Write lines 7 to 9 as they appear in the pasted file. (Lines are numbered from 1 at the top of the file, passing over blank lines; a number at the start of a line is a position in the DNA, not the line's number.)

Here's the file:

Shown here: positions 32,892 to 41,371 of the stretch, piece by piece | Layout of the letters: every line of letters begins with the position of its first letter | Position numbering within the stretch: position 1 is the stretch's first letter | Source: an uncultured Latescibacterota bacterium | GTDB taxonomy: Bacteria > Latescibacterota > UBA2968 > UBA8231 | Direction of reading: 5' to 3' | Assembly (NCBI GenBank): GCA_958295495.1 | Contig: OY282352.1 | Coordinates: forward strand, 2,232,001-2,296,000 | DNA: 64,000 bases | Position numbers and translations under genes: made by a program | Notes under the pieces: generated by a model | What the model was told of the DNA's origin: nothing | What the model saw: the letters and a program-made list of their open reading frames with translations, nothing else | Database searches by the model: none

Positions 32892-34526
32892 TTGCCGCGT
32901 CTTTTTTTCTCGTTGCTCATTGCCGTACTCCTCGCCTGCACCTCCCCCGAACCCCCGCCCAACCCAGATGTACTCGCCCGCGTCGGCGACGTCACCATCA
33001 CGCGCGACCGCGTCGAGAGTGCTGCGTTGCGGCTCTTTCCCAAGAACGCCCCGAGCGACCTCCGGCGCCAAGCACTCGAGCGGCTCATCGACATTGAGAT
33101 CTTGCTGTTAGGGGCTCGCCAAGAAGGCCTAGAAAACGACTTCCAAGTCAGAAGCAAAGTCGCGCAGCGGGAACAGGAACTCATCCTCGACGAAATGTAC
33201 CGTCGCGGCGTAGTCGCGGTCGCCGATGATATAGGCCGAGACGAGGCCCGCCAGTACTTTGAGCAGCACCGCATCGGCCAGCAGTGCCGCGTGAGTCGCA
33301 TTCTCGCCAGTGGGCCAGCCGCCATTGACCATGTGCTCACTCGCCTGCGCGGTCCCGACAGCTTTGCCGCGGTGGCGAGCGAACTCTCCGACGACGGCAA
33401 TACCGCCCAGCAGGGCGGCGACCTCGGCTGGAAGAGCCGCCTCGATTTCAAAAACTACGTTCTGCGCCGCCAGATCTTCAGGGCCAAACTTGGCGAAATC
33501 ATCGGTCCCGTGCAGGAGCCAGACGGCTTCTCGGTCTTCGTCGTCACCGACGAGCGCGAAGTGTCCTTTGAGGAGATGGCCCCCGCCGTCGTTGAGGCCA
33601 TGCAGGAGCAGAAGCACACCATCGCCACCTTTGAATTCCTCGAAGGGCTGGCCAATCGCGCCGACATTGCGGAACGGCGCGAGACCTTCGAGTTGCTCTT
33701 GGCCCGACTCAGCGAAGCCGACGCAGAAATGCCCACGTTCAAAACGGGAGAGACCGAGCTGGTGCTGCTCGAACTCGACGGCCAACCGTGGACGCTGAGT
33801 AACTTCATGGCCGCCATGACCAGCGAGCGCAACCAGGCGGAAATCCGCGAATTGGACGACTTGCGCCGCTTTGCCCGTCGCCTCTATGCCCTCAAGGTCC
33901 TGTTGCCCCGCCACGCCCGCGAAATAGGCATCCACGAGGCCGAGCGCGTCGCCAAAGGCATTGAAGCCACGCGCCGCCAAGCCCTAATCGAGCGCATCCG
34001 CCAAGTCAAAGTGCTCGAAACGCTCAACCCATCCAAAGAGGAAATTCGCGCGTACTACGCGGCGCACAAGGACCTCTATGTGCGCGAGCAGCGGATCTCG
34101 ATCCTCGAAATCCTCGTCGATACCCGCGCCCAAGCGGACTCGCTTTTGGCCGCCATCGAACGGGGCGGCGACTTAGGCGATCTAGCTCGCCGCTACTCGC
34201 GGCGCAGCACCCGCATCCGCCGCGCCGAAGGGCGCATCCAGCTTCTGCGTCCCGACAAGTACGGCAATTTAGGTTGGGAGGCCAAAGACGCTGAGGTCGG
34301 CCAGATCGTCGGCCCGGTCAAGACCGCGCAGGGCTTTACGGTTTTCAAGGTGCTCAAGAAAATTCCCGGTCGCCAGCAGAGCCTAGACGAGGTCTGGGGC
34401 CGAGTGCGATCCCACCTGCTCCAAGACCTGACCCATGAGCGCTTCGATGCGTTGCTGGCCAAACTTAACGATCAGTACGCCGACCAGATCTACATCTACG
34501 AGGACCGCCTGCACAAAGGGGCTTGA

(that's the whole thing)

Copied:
33201 CGTCGCGGCGTAGTCGCGGTCGCCGATGATATAGGCCGAGACGAGGCCCGCCAGTACTTTGAGCAGCACCGCATCGGCCAGCAGTGCCGCGTGAGTCGCA
33301 TTCTCGCCAGTGGGCCAGCCGCCATTGACCATGTGCTCACTCGCCTGCGCGGTCCCGACAGCTTTGCCGCGGTGGCGAGCGAACTCTCCGACGACGGCAA
33401 TACCGCCCAGCAGGGCGGCGACCTCGGCTGGAAGAGCCGCCTCGATTTCAAAAACTACGTTCTGCGCCGCCAGATCTTCAGGGCCAAACTTGGCGAAATC